California Department of Public Health logo: three likenesses of people colored blue, green, and orange  
Last Edited: 1/29/2008

What is environmental health?

Different agencies define "environmental health" in different ways. For local county health departments, environmental health may refer to food safety, septic systems, building permits, and public nuisances. Federal agencies may also be concerned about earthquakes, flooding, and quality of life issues like noise. EHIB works to protect the health of Californians by monitoring environmental contaminants and their related diseases, studying the impact of these contaminants on human health, and by informing the public about how to best protect their health from harmful pollutants.

How can the environment affect my health?Sources of Pollution (traffic, pesticides, water contamination)

For better or worse, chemicals and other contaminants have become a part of every day life. They exist in every aspect of our lives even before we are born. Some contaminants, like mold, are found naturally in the environment; other contaminants (like chemicals) are created by humans. Hundreds of new chemicals are created every year.

Exposure to large amounts of any substance can be harmful to one’s health. However, some contaminants are more harmful, or toxic, than others.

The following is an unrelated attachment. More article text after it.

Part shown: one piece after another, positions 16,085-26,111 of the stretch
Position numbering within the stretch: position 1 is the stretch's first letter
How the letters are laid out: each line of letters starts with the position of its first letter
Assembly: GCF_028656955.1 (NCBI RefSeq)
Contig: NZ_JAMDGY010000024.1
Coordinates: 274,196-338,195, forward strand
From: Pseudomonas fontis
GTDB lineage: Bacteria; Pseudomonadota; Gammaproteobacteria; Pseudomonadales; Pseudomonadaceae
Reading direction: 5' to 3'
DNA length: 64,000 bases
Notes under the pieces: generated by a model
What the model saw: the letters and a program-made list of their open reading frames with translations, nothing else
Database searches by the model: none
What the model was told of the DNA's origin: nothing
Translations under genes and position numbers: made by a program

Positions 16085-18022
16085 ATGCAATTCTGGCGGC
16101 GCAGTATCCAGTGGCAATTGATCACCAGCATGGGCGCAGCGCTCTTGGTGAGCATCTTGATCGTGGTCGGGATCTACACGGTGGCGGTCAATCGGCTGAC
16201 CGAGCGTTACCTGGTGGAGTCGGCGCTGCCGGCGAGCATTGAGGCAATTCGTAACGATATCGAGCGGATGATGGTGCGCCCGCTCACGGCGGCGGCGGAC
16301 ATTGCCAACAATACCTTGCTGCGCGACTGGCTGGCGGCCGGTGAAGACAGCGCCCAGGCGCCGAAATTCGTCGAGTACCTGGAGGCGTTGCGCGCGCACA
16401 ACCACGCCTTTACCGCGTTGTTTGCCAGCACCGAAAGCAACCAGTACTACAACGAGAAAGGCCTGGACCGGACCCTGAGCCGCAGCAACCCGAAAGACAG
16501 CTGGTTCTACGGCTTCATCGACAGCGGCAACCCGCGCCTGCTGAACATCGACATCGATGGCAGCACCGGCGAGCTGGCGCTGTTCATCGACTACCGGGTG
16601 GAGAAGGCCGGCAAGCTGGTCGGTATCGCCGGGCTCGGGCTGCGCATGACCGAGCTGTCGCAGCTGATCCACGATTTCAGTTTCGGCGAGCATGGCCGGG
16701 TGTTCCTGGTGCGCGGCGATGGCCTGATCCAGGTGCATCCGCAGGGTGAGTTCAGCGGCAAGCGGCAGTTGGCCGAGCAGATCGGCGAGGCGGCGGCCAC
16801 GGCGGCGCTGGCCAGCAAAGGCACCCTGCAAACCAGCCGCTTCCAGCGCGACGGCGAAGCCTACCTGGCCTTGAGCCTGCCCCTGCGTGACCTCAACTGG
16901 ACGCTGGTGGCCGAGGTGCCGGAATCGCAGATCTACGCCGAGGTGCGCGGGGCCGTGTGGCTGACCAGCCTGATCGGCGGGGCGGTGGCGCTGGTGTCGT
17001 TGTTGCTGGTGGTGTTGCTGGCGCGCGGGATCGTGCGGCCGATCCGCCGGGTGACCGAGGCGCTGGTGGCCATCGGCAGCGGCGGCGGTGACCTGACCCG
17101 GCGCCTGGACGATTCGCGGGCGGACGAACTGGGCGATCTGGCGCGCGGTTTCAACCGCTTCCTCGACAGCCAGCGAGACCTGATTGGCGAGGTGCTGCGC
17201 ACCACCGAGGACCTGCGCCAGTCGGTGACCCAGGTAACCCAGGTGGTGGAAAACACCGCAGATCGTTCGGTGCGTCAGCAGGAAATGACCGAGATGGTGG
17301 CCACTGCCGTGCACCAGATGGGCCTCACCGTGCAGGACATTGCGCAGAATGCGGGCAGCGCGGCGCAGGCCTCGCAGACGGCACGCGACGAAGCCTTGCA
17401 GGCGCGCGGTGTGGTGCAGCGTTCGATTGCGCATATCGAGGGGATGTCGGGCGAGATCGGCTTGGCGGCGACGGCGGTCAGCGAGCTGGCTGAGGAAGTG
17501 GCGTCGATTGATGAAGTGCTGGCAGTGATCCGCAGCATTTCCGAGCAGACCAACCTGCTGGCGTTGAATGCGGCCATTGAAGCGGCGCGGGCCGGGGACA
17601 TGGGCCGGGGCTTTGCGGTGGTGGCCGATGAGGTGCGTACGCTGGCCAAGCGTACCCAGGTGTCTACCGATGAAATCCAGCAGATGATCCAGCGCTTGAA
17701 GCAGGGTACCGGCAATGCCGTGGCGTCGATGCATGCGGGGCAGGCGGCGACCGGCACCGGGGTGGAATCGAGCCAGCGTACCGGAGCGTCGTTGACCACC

There are many types of toxicity. When thinking about toxicity, researchers consider a chemical’s ability to cause or promote cancer, or cause neurological problems (damage to the brain and nervous system), respiratory problems (like asthma), and reproductive problems (chemicals that may harm the developing fetus, or an individuals ability to conceive).

It is important to remember that some chemicals in small amounts can improve or protect one’s health. Chlorine, which is used to purify drinking water, can be toxic in large quantities. In small quantities it protects us from cholera and other diseases.

There are many steps that must be taken in order to determine if a chemical in the environment is a health risk for people.

First researchers must identify a source of contamination. The source may be specific, like a hazardous waste site, or more general, like air pollution.

Second the type of chemical must be determined. There are tens of thousands of chemicals, and researchers are still learning about the toxic effects of many of them. EHIB has listed the most common chemicals here.

Third, one must determine if there is a "pathway" for the chemical to come in contact with a child or adult. Examples of pathways are pesticides that drift from fields into residential areas, contaminated drinking water, and exposure to contaminated dirt at a hazardous site.

Diagram of Exposure Pathways

Finally we must know the amount, or "dose" the person was exposed to.

When we know these four things, we can estimate the potential health risk.

It is important to remember that researchers can only estimate a health risk. Whether an exposure will make you sick or not depends on many factors, including your personal health, diet, genetic make-up, and other chemicals you may have been exposed to in your life.